That He might present the church to Himself glorious, not having spot or wrinkle or any such things, but that she would be holy and without blemish.
The Lord desires to have a church that is “glorious.” What does it mean to be glorious? What is glory? It’s quite ironic to me that most believers I know use the term “glory” all the time, yet few can actually define it.
The common thought concerning glory is usually Tim Tebow kneeling in the end zone saying “Glory be to God!” Such a view concerns me for two reasons. One, how do you differentiate that definition of glory from praise? Two, who really receives the glory in that situation? If you’re anything like me, Tim Tebow’s acknowledgement of God and giving Him credit really lead to more glory for Tebow. All the Christians watching that game who already liked Tim just love him all the more after such a comment. How is that glorifying God?
We really need to define terms before throwing them around. You might say that the purpose of a Christian is to glorify God. I would agree. But what do you mean when you say that? Do you mean that Christians can do whatever they want to do, so long as they give God all the credit in the end? Here I will try to give a biblical definition of glory and better help Christians realize what the Lord means when He says that He wants a “glorious church.”
Tabernacle and Temple
Then the cloud covered the Tent of Meeting, and the glory of Jehovah filled the tabernacle.
The description of glory in the Old Testament sheds great light into a proper definition. When observing the filling of the Tabernacle and the Temple (1 Kings 8:11) with the glory of Jehovah, you see that glory is just God expressed. Because God is light (1 Jn. 1:5), the glory was the expression of God as light.
Moses Giving the Law
And he was there with Jehovah forty days and forty nights…and when Moses came down from Mount Sinai…Moses did not know that the skin on his face shone by reason of His speaking with Him.
Moreover if the ministry of death, engraved in stone letters, came about in glory, so that the sons of Israel were not able to gaze at the face of Moses because of the glory of his face, a glory which was being done away with.
2 Corinthians 3:7
Being in the presence of God, who is light, caused Moses’ face to shine back the light of God. This is described as glory in 2 Corinthians 4.
I have glorified You on earth
No one would disagree with the fact that Jesus perfectly glorified God while on Earth. Undoubtedly, there was never a moment during His 33 years of life in the flesh that the Son didn’t glorify the Father. However, the Tim Tebow definition wouldn’t make sense in the case of Jesus glorifying God.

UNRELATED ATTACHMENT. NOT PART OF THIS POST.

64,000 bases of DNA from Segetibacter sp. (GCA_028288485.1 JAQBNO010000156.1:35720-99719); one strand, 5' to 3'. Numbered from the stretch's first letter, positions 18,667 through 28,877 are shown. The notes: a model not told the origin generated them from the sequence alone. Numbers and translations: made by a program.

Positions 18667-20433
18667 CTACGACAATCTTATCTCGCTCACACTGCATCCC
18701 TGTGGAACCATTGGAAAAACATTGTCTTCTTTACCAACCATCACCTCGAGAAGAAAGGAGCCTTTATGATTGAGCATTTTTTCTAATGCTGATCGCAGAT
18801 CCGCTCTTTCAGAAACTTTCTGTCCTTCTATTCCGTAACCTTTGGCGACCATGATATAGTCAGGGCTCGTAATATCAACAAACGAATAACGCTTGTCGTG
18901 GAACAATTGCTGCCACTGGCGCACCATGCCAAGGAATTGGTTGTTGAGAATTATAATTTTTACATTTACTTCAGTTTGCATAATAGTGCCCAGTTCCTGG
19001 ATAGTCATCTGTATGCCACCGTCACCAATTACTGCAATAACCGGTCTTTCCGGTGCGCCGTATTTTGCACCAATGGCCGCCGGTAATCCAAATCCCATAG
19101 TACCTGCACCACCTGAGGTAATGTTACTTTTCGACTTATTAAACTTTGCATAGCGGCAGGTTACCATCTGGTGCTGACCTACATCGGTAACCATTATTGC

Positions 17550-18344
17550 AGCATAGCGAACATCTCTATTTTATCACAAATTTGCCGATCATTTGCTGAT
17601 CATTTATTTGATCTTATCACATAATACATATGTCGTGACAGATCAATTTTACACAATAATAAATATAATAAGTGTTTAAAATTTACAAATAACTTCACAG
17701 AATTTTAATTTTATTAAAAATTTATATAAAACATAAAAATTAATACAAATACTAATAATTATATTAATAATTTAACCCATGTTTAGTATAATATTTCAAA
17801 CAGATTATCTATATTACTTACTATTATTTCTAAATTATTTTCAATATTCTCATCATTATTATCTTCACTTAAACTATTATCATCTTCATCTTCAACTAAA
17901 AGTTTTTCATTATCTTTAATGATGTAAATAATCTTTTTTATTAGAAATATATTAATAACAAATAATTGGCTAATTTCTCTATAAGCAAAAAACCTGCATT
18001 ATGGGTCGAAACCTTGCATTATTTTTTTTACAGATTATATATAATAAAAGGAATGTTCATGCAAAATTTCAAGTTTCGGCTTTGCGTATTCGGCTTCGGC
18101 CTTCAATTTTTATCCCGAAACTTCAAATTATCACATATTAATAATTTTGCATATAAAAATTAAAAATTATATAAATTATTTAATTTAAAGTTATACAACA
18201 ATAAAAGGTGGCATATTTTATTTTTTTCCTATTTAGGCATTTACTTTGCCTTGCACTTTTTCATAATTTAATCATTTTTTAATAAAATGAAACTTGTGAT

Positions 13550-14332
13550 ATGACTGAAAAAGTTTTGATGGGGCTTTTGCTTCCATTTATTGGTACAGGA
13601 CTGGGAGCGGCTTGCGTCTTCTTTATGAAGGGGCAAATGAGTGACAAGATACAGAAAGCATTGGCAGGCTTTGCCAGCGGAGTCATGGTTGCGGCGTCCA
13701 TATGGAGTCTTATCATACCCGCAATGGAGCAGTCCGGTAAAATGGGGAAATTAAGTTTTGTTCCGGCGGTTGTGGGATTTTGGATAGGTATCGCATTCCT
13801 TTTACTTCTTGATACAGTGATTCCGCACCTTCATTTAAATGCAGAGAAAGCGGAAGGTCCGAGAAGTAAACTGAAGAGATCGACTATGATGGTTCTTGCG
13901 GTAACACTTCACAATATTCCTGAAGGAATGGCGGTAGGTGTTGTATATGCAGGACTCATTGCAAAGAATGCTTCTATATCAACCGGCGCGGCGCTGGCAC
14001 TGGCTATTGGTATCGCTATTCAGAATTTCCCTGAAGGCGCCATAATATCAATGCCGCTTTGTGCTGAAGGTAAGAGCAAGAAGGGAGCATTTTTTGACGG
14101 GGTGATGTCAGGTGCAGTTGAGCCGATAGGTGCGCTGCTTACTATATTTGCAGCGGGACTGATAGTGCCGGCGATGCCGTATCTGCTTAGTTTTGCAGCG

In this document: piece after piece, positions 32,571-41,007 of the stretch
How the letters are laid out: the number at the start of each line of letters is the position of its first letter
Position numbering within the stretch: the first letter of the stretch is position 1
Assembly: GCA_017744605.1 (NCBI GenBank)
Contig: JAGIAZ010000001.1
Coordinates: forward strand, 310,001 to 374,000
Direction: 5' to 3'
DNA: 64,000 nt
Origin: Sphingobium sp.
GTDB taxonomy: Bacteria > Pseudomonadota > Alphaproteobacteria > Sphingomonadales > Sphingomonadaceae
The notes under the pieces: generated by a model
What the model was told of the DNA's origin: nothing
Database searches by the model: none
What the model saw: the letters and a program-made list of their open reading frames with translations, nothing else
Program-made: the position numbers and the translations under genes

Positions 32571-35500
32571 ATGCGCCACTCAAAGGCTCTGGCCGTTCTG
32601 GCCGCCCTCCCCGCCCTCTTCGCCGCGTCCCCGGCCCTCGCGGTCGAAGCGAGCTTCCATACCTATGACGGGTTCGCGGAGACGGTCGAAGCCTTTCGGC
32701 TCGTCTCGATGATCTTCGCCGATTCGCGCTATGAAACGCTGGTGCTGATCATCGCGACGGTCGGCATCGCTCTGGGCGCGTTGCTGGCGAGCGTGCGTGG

Then He poured water into the basin and began to wash the disciples’ feet.
And being in agony He prayed more earnestly, and His sweat became like great drops of blood falling upon the ground.
And they crucified Him and divided His garments.
Does anyone actually believe that Jesus was shouting “Glory be to God!” during the entirety of His life? What about just living in a victorious and God-magnifying manner? How does one say that Jesus was glorifying God while He washed the disciples’ feet, prayed to the point of sweating blood, or being crucified half-naked? The stereotypical understanding of glory has no place here.
Jesus did glorify God in the verses above, just not in a way that most think. He glorified God by expressing His wonderful divine attributes within the human virtues. God was glorified, for His humility and servant-heart was expressed. God was glorified, for the Son received the power from on high as His source of strength. God was glorified, for His universal love for man was displayed in Christ’s sacrificial act.
Everyone should want to glorify God. The problem is that nobody knows what glory even is. Glory is God expressed. The only way to express God is to have God in Christ by the Spirit dispensed into your being that He might be lived out:
That Christ may make His home in your heart through faith
My children, with whom I travail again in birth until Christ is formed in you
I am crucified with Christ; and it is no longer I who live, but it is Christ who lives in me.
For to me, to live is Christ
Flamingos are actually born grey. They are quite ugly birds by nature. The pink pigment displayed in the picture at the beginning of this post comes from the plankton they eat. If you were to increase the carotenoid concentration in their diet (as they do in zoos), the flamingos would be an even more radiant pink.
We are like flamingos. We are born human. We have no natural divinity or godliness in our living. However, when our diet is filled with Christ, we begin to shine and express this One that we are eating:
I am the living bread which came down out of heaven; if anyone eats of this bread, he shall live forever.
We need to be transformed to glorify God. Its not a matter of what we say, do, and feel. God can only be glorified by transforming us, the believers who compose His church, and making us glorious:
That He might sanctify her (the church), cleansing her by the washing of the water in the word, that He might present the church to Himself glorious, not having spot or wrinkle or any such things, but that she would be holy and without blemish.
But we all with unveiled face, beholding and reflecting like a mirror the glory of the Lord, are being transformed into the same image from glory to glory, even as from the Lord Spirit.
2 Corinthians 3:18
When we are transformed from glory to glory, we shall become God’s glorious church. God is not glorified solely by an acknowledgment of His greatness and sovereignty. He is primarily glorified by and in His church:
To Him be the glory in the church
When He comes to be glorified in His saints and to be marveled at in all those who have believed
2 Thessalonians 1:10a